I am not disputing the idea that suicides occur more frequently in rural areas. I myself live in a very rural setting. However, access to your social networks can often be more difficult because of geographic isolation. However, I think that people living in rural communities often tend to show caring to their neighbors in tangible ways, and this often helps the person living in a rural area to feel less isolated. So this is a counterbalance to the geographical isolation. Another factor is the limited availability of crisis mental health services. Such services are often more available in urban settings. Rural areas are notoriously under served. People in rural areas, particularly people who have a strong ethic of being self-reliant and independent, may be easily deterred from seeking help due to the limited availability of services.

  • D.

    It is interesting to note, just because one does not believe in sucide does not stop other people from performing sucide. What if a group of people bully and harrass a person to that persons death by sucide. What if each and every attempt of the sucidal person to right a wrong done to them is met with abject indifference, in fact the bullying and harrassing is encouraged and overlooked by a community? Were talking the destruction of a family, attempted destruction of that persons career, that persons ecomonic welfare now and in the future, and the attempted destruction of that persons mental and physical heath. so that another may live on the spoils of that destruction? What if that persons new pets are each one tortured to death? What if that person is on limited income and cannot pay bills that the other owes to her? Cannot readily move due to the economic status of the country? What happens when all human dignity, decency and trust is taken from that person? What of the idea of sucide now? Would in not now be reclassified as a murder? But this is just what this article is attempting to help with. It is a guide for the sucidal person to read to gain understanding, time and help to find hope to go on and complete their ends lifes goal which is hopefully not a sucidal one- it is not to provide a holier then thou attitude that a sucide person will go to hell. It is not for you to dictate your beliefs to us on behalf of GOD. We can all read and discuss the bible. The last thing sucidal people need is one more lecturer on the shall nots. They have already given up many things. They need hope and a reason to go on living. Please, do NOT become a crisis counseler. You would be a very poor one.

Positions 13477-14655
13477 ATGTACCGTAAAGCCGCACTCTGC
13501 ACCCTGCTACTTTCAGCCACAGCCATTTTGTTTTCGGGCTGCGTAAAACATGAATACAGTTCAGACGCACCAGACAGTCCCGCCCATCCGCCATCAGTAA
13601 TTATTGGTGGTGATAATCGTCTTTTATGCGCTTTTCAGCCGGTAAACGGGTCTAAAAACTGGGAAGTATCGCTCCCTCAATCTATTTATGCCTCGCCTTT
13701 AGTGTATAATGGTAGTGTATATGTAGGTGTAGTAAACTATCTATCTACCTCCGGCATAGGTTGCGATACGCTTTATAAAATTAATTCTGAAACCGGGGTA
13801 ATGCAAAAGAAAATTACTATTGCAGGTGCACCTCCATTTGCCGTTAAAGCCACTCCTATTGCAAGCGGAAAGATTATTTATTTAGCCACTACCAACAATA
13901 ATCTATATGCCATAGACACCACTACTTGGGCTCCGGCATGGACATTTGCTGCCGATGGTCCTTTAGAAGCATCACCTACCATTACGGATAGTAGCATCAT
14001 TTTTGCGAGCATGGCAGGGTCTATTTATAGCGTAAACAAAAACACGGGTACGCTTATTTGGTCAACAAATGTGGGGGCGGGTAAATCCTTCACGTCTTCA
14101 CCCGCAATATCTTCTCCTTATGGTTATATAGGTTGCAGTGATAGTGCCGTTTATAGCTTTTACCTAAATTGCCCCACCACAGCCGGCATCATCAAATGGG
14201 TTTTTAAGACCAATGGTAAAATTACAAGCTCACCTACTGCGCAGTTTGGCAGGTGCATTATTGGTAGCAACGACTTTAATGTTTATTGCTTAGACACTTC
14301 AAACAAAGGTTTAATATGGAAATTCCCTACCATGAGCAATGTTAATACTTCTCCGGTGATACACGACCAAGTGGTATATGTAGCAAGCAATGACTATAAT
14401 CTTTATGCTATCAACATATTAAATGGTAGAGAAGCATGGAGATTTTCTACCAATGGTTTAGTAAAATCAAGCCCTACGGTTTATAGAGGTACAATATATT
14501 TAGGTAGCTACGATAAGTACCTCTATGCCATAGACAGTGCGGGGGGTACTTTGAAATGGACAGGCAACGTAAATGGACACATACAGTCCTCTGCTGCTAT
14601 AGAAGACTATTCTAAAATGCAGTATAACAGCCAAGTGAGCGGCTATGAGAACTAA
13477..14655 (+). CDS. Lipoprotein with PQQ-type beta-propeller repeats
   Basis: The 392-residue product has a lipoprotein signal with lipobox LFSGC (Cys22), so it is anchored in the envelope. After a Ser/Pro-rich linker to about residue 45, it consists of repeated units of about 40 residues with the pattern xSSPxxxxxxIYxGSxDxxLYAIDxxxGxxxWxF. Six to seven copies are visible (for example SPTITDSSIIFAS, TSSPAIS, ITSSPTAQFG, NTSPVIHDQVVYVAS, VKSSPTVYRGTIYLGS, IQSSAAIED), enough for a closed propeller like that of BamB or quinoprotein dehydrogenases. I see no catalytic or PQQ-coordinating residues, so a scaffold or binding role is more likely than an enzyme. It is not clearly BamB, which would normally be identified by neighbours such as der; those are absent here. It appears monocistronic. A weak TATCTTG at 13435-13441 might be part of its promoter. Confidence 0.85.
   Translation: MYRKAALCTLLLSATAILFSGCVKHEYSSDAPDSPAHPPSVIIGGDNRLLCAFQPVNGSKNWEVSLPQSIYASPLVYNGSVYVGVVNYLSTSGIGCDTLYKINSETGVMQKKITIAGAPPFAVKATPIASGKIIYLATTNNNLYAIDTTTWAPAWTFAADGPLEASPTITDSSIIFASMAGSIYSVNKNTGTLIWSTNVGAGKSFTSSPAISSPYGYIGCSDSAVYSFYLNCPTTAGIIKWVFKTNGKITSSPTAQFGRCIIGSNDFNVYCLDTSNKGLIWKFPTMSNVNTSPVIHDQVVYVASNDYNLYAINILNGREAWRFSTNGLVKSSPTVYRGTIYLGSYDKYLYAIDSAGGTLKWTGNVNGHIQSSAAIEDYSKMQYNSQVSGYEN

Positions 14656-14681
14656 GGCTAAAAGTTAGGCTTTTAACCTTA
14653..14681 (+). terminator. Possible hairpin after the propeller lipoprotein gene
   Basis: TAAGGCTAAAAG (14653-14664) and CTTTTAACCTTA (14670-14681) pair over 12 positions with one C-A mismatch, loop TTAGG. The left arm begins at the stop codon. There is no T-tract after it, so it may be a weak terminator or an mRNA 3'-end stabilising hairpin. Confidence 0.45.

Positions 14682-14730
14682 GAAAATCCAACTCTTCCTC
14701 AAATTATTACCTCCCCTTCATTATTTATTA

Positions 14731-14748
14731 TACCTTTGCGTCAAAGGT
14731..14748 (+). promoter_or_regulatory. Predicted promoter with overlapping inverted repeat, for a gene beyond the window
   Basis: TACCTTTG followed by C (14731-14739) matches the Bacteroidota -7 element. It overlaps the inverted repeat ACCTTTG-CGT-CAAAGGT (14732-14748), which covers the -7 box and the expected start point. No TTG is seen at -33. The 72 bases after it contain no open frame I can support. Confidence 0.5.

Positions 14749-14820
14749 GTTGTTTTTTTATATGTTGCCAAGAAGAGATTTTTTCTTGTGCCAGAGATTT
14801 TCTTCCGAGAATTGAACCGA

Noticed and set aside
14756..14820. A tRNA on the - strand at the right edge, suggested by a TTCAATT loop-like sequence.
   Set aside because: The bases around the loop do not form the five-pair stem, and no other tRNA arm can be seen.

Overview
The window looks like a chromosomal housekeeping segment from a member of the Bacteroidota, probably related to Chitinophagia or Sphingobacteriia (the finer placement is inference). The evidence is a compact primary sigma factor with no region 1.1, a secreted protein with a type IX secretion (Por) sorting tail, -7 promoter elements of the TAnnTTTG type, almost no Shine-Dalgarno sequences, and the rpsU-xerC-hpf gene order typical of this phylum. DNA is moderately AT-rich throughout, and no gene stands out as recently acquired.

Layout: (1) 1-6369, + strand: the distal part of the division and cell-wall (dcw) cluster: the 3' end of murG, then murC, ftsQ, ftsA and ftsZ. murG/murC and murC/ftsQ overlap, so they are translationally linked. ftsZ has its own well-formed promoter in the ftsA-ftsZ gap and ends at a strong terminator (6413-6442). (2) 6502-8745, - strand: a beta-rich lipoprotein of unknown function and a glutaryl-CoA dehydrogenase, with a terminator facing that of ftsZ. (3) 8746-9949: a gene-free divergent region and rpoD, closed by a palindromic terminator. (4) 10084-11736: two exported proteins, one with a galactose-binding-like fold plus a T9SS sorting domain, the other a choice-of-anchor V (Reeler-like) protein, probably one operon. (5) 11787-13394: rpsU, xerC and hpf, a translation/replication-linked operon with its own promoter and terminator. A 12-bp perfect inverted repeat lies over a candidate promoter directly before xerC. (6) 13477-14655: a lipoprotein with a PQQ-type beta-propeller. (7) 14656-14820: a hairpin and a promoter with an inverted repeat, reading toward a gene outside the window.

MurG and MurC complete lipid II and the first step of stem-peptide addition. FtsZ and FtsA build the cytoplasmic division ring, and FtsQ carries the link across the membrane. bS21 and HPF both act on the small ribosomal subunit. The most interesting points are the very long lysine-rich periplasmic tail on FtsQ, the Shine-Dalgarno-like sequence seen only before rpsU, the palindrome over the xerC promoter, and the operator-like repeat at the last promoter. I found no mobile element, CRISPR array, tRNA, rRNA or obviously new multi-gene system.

• Anonymous-4

    all you people tlaking bout God if there was a god then why are so many people suffering and wanting to do this

  • Anonymous-5

    What kind of evil, narcissistic, and selfish God do you people worship. Sending someone who committed suicide to hell?? Why because they refused to suffer so some so called higher power can sit back and watch and do absolutely nothing to stop it? If there is a God he clearly has no empathy or compassion for the human race, the conditions we live in are atrocious and sick. Only a psychopath would deliberately create a world like this one and then expect people to kiss his ass.

  • Concerned

    I am a bible read. And I don't believe is bad in every case. Like if one give up his life to save another. But there are so many more options than killing yourself.

  • Anonymous-6

    If you have never experienced the kind of psychological pain that leads to suicidal thoughts, then you will always struggle to understand "why" people choose to take that route. Individuals wanting to commit suicide probably do not care about other alternatives ... they probably are just focused on ending the pain and suicide, to them, seems to be the quickest solution.

    As far as God goes, if God does exist then I would suspect that He would allow us the freedom to choose.

    Do we really believe that God would just take over our decision making when we are considering doing something cruel to another person? If we are going to be fairly "judged" at a later time, then wouldn't that require us to have the freedom to make our own choices? How can you be judged if you are not fully accountable for the things you have done in your life. And if the judgement is fair, I believe that God will take ALL things into consideration ... not external behavior only. If God always interfered ... then you could say, "well God made me do it or God took over." We don't learn much when someone is always holding our hand.

    I know there is a lot of suffering in this world, but that is the sole outcome of poor choices (either by ourselves or by others who have authority over us) that have lead to extreme consequences. Blaming God doesn't do anything for anybody ... the ones who benefit the most from believing in God are the ones who turn to Him when they are suffering ... not those who complain that He doesn't do enough.

    But then again, who am I to say how God is? I am just another one of those imperfect, error-prone humans trying to make sense of the world.

  • to-t0

    This is for you, the person who wrote sadistic God. I dont think that you have the right to be mad at God, because God makes the rules. You are not suppose to blaspheem God.

  • Anonymous-7

    god is a f**king psychopath, god loves and man kills god kills and man loves, f**k you jesus i never asked you to die for my sins all piss and piety

  • bhavya bhardwaj

    the whole article is wonderful but there is a lack of statistics involve in it.

  • Bringer of Rain

    you people should be ashamed. bringing God into a suicide discussion. like right now, im desperately searching for something to keep me from finishing this bottle of champange after the handful of xanaxes like 30 minutes ago but instead i find this. regardless, all of you people, both good and evil alike, better pray that this does me in, because i can now understand how deep my self hatred goes and exactly where it stems from, and if i wake all will be punished without distinction.

  • Anonymous-8

    I think it is sad that some of you write as if everyone believes in a god. In fact, real statistics show that atheism is linked to a lower divorce rate than religious people, and a lower suicide rate. Heaven, hell, god, Santa Clause, and ghosts do not have a place in sociological research.

  • PB